Lightening the load...
Friday 21 August 2015
One of the struggles of being a teacher is the endless pile of marking. Students need to work on their writing in order to clearly articulate the response to the exam prompts, but teachers end up spending many a weekend reading piles of responses that have the same ideas and arguments, but different sentence structures. The constant marking often leads to frustration and burn-out in the teaching profession. So, we have to learn how to "work smart."
The first thing we have to realize is that we are not teaching "essays." We are teaching much smaller skills - for example, stating a position, writing topic sentences, summarizing a study and analyzing a study. When we give an essay, we are asking students to do all of these things - and we are giving students feedback on all of these things. I think that we can do it better.
I think that we can teach students these skills discretely - and that then means shorter, tighter writing with focused feedback. Although I do not advocating never writing a complete essay, I also think that students will only improve if they write something every week. However, students could write less and potentially learn more.
Over the next few weeks, I will be posting several examples of such strategies under "skill development." But in order to introduce some ideas to get you thinking about how you teach writing, here are some simple tips and strategies.
Strategies for teaching writing
- Give students structures. For example, tell them that when describing a study, they should always include the sentences: The aim of the study was.... The researchers concluded that....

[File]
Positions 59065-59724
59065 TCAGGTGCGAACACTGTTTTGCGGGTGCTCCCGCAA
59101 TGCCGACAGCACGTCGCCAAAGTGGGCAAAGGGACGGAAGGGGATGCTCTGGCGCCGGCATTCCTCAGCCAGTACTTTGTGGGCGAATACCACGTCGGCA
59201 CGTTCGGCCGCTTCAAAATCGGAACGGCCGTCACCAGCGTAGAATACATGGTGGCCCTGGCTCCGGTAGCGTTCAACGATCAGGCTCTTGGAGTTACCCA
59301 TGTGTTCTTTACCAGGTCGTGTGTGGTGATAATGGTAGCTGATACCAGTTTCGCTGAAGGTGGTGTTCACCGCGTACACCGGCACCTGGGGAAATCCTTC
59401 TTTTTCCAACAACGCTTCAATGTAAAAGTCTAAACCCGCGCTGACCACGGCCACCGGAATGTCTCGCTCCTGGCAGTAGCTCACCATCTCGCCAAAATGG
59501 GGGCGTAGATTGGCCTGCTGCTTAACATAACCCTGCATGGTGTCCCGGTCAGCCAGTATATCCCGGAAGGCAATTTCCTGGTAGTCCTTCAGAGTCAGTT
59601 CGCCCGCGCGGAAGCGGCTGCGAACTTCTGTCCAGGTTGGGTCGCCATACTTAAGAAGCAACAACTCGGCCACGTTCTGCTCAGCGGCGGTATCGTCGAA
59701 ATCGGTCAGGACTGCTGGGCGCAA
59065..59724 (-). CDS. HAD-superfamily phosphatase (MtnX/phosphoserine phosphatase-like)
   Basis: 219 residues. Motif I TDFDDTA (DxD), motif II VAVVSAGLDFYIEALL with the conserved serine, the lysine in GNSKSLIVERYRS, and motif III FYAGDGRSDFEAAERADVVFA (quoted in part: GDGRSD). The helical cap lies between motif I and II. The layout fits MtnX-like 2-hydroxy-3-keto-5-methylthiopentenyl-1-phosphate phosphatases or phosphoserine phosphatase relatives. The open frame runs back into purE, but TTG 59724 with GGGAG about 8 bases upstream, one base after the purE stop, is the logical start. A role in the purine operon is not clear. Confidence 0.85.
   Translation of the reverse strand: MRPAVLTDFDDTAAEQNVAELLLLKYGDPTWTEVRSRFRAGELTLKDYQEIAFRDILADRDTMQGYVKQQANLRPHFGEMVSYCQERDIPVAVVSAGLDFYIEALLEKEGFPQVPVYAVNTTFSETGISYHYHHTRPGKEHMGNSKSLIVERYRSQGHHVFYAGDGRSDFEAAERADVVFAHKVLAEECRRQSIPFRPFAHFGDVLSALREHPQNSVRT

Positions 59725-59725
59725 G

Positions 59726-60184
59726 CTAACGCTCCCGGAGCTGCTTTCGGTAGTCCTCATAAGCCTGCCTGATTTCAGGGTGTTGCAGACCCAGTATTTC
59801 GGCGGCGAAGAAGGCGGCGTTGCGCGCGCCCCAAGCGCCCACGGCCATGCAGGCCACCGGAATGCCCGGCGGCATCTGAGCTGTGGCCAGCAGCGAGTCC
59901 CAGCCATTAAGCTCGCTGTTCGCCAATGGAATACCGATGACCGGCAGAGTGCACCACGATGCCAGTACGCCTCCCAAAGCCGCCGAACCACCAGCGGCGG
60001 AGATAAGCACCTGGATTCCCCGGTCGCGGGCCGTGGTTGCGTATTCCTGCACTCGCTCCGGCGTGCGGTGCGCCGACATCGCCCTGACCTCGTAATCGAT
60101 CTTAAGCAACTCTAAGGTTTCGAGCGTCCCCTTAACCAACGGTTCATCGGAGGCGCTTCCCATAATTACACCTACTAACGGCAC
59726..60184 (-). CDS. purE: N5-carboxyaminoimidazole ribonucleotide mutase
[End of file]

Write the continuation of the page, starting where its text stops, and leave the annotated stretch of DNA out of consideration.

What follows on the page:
- Give students a topic sentence of a paragraph and ask them to finish the paragraph. This can either be done as a class, or by having students pull a topic sentence out of a hat. Topic sentences can be very general or very specific. For example, "Although research shows that memory can be distorted, there is also research that shows that memory can be incredibly accurate." or "Neisser & Harsh's research challenged Brown & Kulik's original findings."
- Alternatively, assign an essay and ask students to only submit three topic sentences. Each topic sentence should be a direct response to the essay prompt.
- Give students a poorly written essay (from a past student or write one yourself) and have them rewrite the paragraph without changing the example that was used or the nature of the argument.
- Do an "essay lottery" in which you put three or four essay prompts from the unit in a hat and have students draw a question to answer. This doesn't lighten the load, but it at least varies it. It also is then great for peer editing as students are asked to think about assessing and giving feedback on a question which they were not asked to prepare.